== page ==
World Heart Day: A Guide to Working Out With Your Heart

Thursday, September 24, 2009

World Heart Day was created to inform and educate people around the world about the increasing risk of heart disease . Heart Related Ailments and stroke are the world’s leading cause of death, claiming 17.2 million lives each year.According to the "The World Heart Federation " at least 80% of premature deaths from heart disease and stroke could be avoided if the main risk factors, tobacco, unhealthy diet and physical inactivity, are controlled.

World Heart Day will be observed on Sunday, 27 September 2009 to inspire you to “Work with Heart”. World Heart Federation members, comprising 196 cardiology societies and heart foundations in more than 100 countries, organize activities for World Heart Day. A large number of non-members, whether hospitals, cardiac clinics, universities, schools, individuals and a number of other organizations, also join in by organizing event.This Years World Heart Day Theme is " Work With Your Heart"

Almost half of those who die from chronic diseases are in their productive years . The economic consequences - driven by productivity reduction and increase in costs caused by these diseases among workforces are dramatic. The WHO estimates that between 2005-2015 income loss (in international dollars) could rise to as much as $558 billion in China, $237 billion in India, $303 billion in Russia and $33 billion in the UK.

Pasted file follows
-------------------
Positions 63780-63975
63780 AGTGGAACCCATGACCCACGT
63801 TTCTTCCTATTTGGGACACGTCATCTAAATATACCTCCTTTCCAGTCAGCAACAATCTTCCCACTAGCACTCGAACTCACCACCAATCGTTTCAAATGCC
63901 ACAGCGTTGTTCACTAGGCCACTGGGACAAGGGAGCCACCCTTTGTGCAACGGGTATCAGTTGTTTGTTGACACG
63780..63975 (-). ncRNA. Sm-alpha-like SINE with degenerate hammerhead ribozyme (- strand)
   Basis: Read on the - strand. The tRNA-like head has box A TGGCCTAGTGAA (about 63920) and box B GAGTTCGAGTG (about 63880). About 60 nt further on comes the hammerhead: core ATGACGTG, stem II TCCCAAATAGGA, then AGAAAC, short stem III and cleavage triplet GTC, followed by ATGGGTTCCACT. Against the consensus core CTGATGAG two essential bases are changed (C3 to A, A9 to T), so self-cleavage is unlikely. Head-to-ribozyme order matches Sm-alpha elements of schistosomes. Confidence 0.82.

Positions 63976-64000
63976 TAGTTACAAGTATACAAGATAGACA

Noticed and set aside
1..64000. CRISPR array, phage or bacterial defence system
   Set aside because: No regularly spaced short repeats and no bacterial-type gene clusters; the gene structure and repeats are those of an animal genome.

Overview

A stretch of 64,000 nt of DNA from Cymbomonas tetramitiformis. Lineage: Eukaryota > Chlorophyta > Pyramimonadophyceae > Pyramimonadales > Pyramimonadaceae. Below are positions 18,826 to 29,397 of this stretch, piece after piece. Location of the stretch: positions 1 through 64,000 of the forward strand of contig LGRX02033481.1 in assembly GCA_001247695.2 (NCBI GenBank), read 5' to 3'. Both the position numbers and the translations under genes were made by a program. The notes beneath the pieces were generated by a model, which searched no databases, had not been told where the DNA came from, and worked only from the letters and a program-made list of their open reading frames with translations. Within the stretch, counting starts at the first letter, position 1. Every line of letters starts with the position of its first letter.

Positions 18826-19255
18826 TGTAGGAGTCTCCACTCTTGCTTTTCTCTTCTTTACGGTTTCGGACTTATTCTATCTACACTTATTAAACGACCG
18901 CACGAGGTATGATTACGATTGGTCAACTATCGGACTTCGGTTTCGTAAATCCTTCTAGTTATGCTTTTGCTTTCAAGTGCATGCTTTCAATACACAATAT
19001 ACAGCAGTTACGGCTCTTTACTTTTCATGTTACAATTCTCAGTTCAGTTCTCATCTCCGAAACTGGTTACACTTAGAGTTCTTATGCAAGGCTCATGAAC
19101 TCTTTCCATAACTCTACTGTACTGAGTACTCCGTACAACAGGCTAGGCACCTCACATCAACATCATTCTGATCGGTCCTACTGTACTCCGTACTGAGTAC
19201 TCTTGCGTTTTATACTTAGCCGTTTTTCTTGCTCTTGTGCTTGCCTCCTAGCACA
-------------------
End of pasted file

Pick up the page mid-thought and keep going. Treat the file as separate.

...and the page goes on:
Wockhardt Hospitals urges you to work hard and most importantly work with your Heart too !! You can download the " Working out with your Heart" Booklet below.

World Heart Day : Wockhardt Hospitals Guide to Working with Your Heart

Rare Spinal Cord Tumor Removed from a 21 Year Old Girl

Monday, September 21, 2009